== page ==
It's a New (Night &) Day

Week of April 23, 2003

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It's a New (Night &) Day
As the I Ching says, the only constant is change. With this week's Riverfront Times, we inaugurate an expanded Night & Day section, brought to you by an expanded Night & Day crew. From now on, instead of supplying abbreviated listings, we'll be highlighting each week's top offerings with dozens of more-detailed blurbs. P>For those who remain attached to the old, the comprehensive short listings will continue to be available online.

Unkind Cut
Comeuppance: I couldn't help but chuckle -- not to mention feel slightly vindicated -- when I read Deanna Jent's marvelous hatchet job (I mean, review) of Jerry Rabushka's latest piece of shit (I mean, play), Seeking Asylum ["Seeking Revision," April 16]. You see, Jerry reprimanded me for writing a bad review of one of his plays for the Lesbian and Gay News-Telegraph years ago and went on to do the childish thing of banning me from the theater. Punishment? I think not. Hell, to save me from sitting through any more of his steaming turds and lose chunks of my life two hours at a time, I consider myself fortunate. Thank you, Jerry.

As Deanna says in her review of his latest play, it was "a waste of time for the actors, director and, perhaps most important, the audience." I couldn't have said it as well myself, but actually, a few years back, I think I did. I knew there was a reason I liked you, Ms. Jent.
Christopher Jackson, theater columnist
EXP Magazine

The Trouble With Girls
A spanking for Judge Frawley: I appreciated Geri L. Dreiling's "When Girls Go Wild" [April 9]. It allows society to see the frustration that parents, teachers and "the system" are currently enduring. However, the story really hit home when Judge Thomas Frawley voiced his biased opinion against corporal punishment. Judge Frawley stated, "No belts, no switches."

The judge's opinion is totally inconsistent with the laws in the state of Missouri. Corporal punishment is the use of physical force with the intention of causing a child to experience pain, but not injury, for the purpose of correction or control of the child's behavior. In the state of Missouri, it is not illegal to spank a child. What is illegal is to leave marks or bruises on a child. Granted, spanking "Haley" was not working, but in some cases spanking is necessary and effective.

Judges should remain impartial and not allow their opinions to transgress the laws of the state. It's personal: My daughter was left in an abusive home because I choose to spank my children (as does her father). Now she is no longer being "physically abused," just mentally, medically, spiritually and sexually. Is she aggressive, violent and "dealt a hand of crap," Judge Frawley? Any pro bono attorneys out there?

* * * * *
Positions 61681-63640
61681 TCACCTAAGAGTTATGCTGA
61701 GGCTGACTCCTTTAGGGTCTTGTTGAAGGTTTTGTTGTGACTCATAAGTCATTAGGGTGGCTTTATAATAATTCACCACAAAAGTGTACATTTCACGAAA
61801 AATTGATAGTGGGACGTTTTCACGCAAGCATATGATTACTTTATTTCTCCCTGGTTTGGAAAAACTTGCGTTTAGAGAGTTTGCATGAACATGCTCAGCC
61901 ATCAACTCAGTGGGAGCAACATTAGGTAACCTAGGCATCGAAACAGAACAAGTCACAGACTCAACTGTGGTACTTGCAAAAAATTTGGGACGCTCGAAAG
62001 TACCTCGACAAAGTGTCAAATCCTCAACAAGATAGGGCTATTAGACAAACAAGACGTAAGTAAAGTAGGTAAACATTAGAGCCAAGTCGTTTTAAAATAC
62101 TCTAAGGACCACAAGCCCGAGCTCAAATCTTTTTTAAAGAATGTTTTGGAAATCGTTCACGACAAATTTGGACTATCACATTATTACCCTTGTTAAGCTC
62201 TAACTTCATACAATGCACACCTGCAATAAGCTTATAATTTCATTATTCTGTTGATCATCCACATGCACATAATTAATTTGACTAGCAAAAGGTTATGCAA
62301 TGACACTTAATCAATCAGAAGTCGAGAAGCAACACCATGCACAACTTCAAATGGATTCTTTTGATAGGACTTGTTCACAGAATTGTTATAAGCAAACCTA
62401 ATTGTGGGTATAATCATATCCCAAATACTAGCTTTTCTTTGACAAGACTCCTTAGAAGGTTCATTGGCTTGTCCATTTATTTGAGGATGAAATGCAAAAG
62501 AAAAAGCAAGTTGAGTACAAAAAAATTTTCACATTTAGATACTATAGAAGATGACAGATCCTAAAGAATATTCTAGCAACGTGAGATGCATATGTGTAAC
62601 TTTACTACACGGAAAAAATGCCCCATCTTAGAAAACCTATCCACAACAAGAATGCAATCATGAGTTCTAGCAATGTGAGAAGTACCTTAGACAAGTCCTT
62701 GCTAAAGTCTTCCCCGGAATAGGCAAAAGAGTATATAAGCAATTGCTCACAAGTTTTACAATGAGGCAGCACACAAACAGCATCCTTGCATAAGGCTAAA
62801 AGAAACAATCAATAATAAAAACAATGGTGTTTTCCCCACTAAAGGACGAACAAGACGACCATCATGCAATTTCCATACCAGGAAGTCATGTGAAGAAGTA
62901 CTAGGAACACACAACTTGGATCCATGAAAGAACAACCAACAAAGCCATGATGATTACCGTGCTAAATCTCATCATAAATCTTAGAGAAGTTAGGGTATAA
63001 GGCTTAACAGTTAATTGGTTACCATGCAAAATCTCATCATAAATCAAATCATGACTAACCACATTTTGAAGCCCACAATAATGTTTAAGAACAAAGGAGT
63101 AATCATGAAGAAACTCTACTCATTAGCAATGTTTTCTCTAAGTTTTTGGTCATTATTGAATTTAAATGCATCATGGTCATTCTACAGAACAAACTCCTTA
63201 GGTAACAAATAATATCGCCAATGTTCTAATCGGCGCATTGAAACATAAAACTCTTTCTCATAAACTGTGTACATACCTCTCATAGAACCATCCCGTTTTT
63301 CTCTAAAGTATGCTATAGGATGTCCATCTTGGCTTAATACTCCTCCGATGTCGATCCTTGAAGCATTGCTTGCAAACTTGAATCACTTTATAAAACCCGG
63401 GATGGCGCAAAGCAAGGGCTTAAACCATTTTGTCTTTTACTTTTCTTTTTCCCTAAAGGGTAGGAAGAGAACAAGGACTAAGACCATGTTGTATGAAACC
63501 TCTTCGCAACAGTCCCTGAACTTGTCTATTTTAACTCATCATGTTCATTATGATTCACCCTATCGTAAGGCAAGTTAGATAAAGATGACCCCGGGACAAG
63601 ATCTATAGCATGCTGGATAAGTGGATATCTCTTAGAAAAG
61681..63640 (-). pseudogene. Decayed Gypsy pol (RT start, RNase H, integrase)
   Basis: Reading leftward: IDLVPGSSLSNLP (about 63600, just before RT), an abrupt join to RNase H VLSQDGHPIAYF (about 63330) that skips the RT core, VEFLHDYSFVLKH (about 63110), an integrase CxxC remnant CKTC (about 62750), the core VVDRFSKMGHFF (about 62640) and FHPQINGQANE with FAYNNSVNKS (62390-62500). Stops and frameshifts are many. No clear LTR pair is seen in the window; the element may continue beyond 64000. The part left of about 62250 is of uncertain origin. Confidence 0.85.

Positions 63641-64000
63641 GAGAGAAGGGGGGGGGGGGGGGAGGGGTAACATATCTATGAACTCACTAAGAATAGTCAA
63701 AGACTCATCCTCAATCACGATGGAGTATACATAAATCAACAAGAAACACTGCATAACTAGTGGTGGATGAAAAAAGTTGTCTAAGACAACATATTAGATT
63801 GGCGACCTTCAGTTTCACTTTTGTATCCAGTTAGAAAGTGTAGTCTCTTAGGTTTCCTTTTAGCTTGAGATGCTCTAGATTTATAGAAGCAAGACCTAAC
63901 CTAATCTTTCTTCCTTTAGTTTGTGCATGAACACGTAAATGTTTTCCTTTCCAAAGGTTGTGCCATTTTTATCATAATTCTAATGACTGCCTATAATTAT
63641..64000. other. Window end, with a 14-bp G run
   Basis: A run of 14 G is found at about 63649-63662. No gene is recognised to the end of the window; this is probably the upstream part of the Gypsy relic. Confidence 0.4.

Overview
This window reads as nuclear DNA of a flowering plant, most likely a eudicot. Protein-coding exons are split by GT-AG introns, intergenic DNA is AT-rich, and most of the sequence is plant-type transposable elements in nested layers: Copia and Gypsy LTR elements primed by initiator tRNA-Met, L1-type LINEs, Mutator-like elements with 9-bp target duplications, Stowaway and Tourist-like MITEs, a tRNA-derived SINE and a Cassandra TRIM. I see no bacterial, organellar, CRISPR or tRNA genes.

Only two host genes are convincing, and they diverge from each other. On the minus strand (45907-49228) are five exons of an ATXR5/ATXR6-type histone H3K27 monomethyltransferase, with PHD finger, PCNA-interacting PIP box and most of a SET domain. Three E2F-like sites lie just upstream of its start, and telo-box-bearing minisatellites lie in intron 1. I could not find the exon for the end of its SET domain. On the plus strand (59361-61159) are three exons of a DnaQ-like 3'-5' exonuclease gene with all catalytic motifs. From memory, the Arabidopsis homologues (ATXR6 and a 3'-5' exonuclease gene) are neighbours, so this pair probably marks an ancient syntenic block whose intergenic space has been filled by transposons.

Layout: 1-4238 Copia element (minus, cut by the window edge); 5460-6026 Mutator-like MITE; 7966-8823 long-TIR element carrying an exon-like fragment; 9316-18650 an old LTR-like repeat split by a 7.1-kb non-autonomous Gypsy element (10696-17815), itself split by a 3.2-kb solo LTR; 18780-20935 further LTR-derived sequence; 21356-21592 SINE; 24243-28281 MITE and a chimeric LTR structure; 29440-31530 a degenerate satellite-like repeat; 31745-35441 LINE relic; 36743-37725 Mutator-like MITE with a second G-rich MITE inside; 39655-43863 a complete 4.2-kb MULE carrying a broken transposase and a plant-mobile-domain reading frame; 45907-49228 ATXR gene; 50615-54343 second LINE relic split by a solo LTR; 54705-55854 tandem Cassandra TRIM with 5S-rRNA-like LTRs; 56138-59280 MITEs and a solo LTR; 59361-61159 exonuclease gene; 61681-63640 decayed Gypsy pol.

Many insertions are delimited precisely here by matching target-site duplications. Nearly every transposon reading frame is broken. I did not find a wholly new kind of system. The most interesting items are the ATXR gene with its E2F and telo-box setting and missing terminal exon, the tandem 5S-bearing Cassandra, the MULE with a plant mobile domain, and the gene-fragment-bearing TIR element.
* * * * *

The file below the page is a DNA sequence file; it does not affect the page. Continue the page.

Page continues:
I ask that my name not be published; my appeal is pending.
Name withheld by request
St. Louis

Tax Prayer
Nineteen years off: We have a nut running the country, idiots working at the baggage gates at our airports, mall cops discriminating against age at Northwest Plaza, famous people being punished for speaking their minds -- and now we have religious zealots trying to lure people who work for the Internal Revenue Service into their cult [Geri L. Dreiling, "Answering the Call," April 9]. Why do I feel like I am living in some Cold War world, where Joseph McCarthy reigns? George Orwell was about nineteen years off with his book.
Jackie Mullinix
St. Louis

Punching Rag
Kevin stuffs the ballot box: And the 2003 Readers' Poll Award for the Longest Fucking Article That Nobody Gave a Shit About goes to: "The Boxers' Rebellion" [Randall Roberts, April 2]. The article about the South City rec center could have easily been expanded to take the place of rounds one through eight. Hell, "Hoosiers, Part 2" would have been more interesting. With everything that's going on in the world, that's all you could come up with? We could all just read Savage Love online and save the trees.
Kevin Rothermel
St. Louis

The Greater Good
Give us your big noses: Great article by D.J. Wilson on Bosnian growth in our area ["Keeping Up With the Jasarevics," March 5]. How can people not recognize the "greater good" of immigrant-population increases? Perhaps small-minded people have forgotten their roots or are fearful of change. As an Armenian-American, I know of prejudices suffered by my ancestors. Thankfully they were able to maintain their customs and religion while assimilating into the popular culture. When you consider their many contributions these "non-English-speaking foreigners with big noses" have made to our country, you wonder why some believe we are better off with the WASP status quo.
John Erysian
St. Louis

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